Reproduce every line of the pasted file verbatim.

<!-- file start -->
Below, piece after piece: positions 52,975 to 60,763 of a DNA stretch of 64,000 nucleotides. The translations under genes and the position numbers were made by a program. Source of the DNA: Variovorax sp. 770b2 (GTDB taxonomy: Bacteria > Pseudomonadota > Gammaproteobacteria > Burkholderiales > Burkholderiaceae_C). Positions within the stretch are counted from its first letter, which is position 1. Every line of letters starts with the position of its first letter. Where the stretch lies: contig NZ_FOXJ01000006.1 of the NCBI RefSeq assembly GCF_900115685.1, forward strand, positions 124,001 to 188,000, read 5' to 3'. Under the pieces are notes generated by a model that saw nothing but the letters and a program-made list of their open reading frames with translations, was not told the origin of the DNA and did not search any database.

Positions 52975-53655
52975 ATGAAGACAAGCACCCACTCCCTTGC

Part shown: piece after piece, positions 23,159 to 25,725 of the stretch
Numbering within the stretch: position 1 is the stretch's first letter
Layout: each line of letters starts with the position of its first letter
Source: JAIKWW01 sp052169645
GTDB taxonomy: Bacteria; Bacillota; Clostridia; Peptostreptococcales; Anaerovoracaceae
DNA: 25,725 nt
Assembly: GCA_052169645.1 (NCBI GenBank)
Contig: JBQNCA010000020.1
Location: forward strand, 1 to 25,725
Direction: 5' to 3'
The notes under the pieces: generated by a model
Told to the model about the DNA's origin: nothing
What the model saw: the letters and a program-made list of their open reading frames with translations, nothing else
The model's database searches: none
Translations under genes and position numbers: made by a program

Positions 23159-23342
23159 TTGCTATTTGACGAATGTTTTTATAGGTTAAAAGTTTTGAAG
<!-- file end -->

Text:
Below, piece after piece: positions 52,975 to 60,763 of a DNA stretch of 64,000 nucleotides. The translations under genes and the position numbers were made by a program. Source of the DNA: Variovorax sp. 770b2 (GTDB taxonomy: Bacteria > Pseudomonadota > Gammaproteobacteria > Burkholderiales > Burkholderiaceae_C). Positions within the stretch are counted from its first letter, which is position 1. Every line of letters starts with the position of its first letter. Where the stretch lies: contig NZ_FOXJ01000006.1 of the NCBI RefSeq assembly GCF_900115685.1, forward strand, positions 124,001 to 188,000, read 5' to 3'. Under the pieces are notes generated by a model that saw nothing but the letters and a program-made list of their open reading frames with translations, was not told the origin of the DNA and did not search any database.

Positions 52975-53655
52975 ATGAAGACAAGCACCCACTCCCTTGC

Part shown: piece after piece, positions 23,159 to 25,725 of the stretch
Numbering within the stretch: position 1 is the stretch's first letter
Layout: each line of letters starts with the position of its first letter
Source: JAIKWW01 sp052169645
GTDB taxonomy: Bacteria; Bacillota; Clostridia; Peptostreptococcales; Anaerovoracaceae
DNA: 25,725 nt
Assembly: GCA_052169645.1 (NCBI GenBank)
Contig: JBQNCA010000020.1
Location: forward strand, 1 to 25,725
Direction: 5' to 3'
The notes under the pieces: generated by a model
Told to the model about the DNA's origin: nothing
What the model saw: the letters and a program-made list of their open reading frames with translations, nothing else
The model's database searches: none
Translations under genes and position numbers: made by a program

Positions 23159-23342
23159 TTGCTATTTGACGAATGTTTTTATAGGTTAAAAGTTTTGAAG